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Advice - tongue tie & overactive letdown/oversupply

post #1 of 6
Thread Starter 

A little background: Silas is my 3rd baby. I breastfed the other two until they were 2.5 years old. I found it easy overall. No real problems aside from the occasional plugged duct. I do have overactive letdown/oversupply issues with the resulting problems (baby gasping for air, sucking air/making a clicking noise, choking on milk, and gas/reflux). These issues generally subside after about 6-8 weeks, especially as I block feed.


I've got the same thing going on again only worse. Silas also has minor tongue tie. Apparently the midwives mentioned it as something to watch the night he was born but I don't remember this. He can stick his tongue out over his gums and his tongue only makes a heart shape when he's yelling/crying hard. I didn't have a big problem with his latch (i.e. no cracked or bleeding nipples) and he's been gaining fine (he's up more than 4 Lbs since birth!).


However, his latch has always been what I would call narrow and pinchy. It doesn't HURT but it's not comfortable either. I have a very hard time getting him to open his mouth wide and none of my usual tricks work (rubbing the nipple from the nose down his face to his chin, or using a finger to pull his bottom jaw down). He really won't open his mouth. In fact, when he roots he either just moves his head side to side or bangs his face on my boob rather than opening his mouth at all. I really only get a great latch if he's been crying (which is a state I'd rather avoid, yk?) Because of this I still (at 7 weeks) have a hard time latching him in the dark or lying down. We still can't nurse side-lying because it's so hard to latch him and he has a hard time keeping his suction. He loses the nipple repeatedly and then slurps it back in (if he can) or starts banging his face around to look for it again.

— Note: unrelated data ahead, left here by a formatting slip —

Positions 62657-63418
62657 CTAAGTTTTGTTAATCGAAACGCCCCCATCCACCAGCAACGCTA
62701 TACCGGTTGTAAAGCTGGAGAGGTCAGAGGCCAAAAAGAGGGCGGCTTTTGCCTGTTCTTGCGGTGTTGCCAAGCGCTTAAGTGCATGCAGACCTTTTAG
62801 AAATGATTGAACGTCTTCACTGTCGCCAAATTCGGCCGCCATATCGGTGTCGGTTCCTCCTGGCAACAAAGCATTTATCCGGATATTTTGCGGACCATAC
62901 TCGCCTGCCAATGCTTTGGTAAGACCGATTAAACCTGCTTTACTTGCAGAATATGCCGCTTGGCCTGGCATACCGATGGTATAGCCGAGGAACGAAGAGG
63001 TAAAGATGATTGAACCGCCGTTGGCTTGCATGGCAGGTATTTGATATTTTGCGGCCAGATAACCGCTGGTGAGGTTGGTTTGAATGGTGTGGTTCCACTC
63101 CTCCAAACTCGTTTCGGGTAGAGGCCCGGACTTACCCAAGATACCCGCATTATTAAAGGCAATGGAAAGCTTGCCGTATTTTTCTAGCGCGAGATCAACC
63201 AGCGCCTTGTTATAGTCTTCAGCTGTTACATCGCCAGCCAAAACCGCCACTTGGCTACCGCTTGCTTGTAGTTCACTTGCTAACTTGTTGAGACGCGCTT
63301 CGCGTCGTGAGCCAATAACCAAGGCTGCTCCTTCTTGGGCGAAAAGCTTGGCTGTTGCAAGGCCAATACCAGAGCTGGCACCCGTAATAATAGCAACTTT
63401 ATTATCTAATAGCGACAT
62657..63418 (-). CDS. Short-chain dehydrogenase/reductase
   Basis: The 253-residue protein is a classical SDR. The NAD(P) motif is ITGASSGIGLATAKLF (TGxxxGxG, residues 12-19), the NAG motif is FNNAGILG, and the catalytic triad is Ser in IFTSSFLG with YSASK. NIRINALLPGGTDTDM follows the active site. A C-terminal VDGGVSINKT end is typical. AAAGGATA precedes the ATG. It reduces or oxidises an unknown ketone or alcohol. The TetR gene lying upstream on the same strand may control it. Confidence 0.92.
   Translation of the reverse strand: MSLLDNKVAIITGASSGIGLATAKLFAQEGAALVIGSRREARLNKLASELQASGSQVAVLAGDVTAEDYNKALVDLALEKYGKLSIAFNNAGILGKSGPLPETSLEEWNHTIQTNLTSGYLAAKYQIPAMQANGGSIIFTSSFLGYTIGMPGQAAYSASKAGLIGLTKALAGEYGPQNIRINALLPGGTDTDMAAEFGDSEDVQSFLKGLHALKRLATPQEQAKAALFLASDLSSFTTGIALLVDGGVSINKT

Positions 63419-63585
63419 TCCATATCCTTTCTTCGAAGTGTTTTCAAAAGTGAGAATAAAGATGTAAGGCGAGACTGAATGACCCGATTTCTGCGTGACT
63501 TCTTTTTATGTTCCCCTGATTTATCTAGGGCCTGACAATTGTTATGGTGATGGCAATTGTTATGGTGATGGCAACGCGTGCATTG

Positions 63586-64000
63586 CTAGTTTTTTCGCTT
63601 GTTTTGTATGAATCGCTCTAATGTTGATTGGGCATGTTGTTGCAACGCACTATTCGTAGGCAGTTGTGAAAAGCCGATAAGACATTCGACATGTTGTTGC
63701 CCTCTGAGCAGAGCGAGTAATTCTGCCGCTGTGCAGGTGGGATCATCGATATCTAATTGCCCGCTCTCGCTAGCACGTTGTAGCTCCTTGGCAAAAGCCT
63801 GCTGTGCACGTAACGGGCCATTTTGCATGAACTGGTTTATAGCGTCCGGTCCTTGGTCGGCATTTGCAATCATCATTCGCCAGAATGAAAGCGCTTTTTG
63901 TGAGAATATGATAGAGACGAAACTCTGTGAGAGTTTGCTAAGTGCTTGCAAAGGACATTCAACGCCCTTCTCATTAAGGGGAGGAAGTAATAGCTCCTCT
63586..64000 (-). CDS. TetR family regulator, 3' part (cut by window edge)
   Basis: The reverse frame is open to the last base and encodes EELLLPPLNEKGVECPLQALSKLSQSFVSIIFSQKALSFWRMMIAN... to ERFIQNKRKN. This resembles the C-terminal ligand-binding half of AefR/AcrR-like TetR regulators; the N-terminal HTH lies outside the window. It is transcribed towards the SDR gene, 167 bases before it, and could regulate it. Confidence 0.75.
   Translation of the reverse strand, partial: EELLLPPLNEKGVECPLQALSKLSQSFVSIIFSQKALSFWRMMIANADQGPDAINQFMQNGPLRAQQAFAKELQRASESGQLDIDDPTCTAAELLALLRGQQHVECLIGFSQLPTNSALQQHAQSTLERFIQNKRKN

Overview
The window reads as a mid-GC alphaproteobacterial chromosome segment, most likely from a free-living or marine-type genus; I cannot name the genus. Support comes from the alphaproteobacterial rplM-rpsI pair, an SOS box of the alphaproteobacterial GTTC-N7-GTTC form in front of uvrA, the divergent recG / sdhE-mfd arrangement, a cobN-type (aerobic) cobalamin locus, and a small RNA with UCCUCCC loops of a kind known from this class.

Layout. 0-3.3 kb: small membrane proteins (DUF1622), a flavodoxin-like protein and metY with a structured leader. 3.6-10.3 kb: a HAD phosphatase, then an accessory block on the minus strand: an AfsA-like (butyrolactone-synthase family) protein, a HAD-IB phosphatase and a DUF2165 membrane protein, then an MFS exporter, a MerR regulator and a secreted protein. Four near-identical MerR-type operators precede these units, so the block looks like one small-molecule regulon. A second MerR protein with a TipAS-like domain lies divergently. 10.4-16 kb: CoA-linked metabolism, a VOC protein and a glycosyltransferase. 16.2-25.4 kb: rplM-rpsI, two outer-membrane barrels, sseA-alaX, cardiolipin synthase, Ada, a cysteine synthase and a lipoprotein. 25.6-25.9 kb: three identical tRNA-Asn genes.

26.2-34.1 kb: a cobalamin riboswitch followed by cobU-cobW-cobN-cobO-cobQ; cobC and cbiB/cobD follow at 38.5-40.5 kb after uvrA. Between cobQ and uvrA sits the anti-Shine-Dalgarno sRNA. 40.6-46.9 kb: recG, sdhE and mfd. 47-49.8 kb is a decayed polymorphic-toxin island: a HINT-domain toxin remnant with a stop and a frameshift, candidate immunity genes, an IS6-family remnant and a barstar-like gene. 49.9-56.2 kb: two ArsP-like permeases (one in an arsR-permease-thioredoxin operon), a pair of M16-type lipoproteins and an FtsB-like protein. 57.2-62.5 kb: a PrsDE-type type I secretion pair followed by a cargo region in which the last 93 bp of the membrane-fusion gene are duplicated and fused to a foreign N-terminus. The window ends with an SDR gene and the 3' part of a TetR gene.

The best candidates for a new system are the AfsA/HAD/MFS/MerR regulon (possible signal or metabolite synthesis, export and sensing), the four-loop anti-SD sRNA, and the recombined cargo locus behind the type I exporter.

I didn't even think of tongue tie until one day about 2 weeks ago when I noticed the frenulum when he was crying and it seemed more pronounced than my other kids' - and then I looked it up and learned that it could be the cause of him not opening his mouth. I brought it up with my midwife and she said that while he does have tongue tie, she thought that it's more a case of a lazy latch from the oversupply - he definitely does have that going on (holding the nipple and letting it drain in rather than sucking, just licking the nipple, milk pooling around his mouth) - and also that he may not open his mouth sometimes because he's fighting the drowning in milk thing (I know this from my previous babies biting down to stop the flow - but refusing to open their mouth when they're hungry?). Anyway, this seems a plausible explanation too.


She emailed me a couple of days later and said that she keeps thinking about it and that maybe we should see the specialist for a second opinion, just in case. So I see the specialist on Monday to see if we want to have the frenulum clipped.


I just can't determine if the problems are related to the tongue tie (and thus won't go away) or to the oversupply (and might lessen over time). I suspect it's the combo and I don't know if we should go ahead with having it clipped. I mean, he's gaining fine and I'm not in Pain. But I do find the situation disruptive and annoying, especially since he's still nursing every hour or two at night.


Any thoughts or experience with this?



post #2 of 6

One of my twins had a mild tongue tie. He was still able to nurse but it wasn't really comfortable and hard to latch him. We had it clipped the day we left the hospital and it helped so much and he was happier too since he was able to eat better.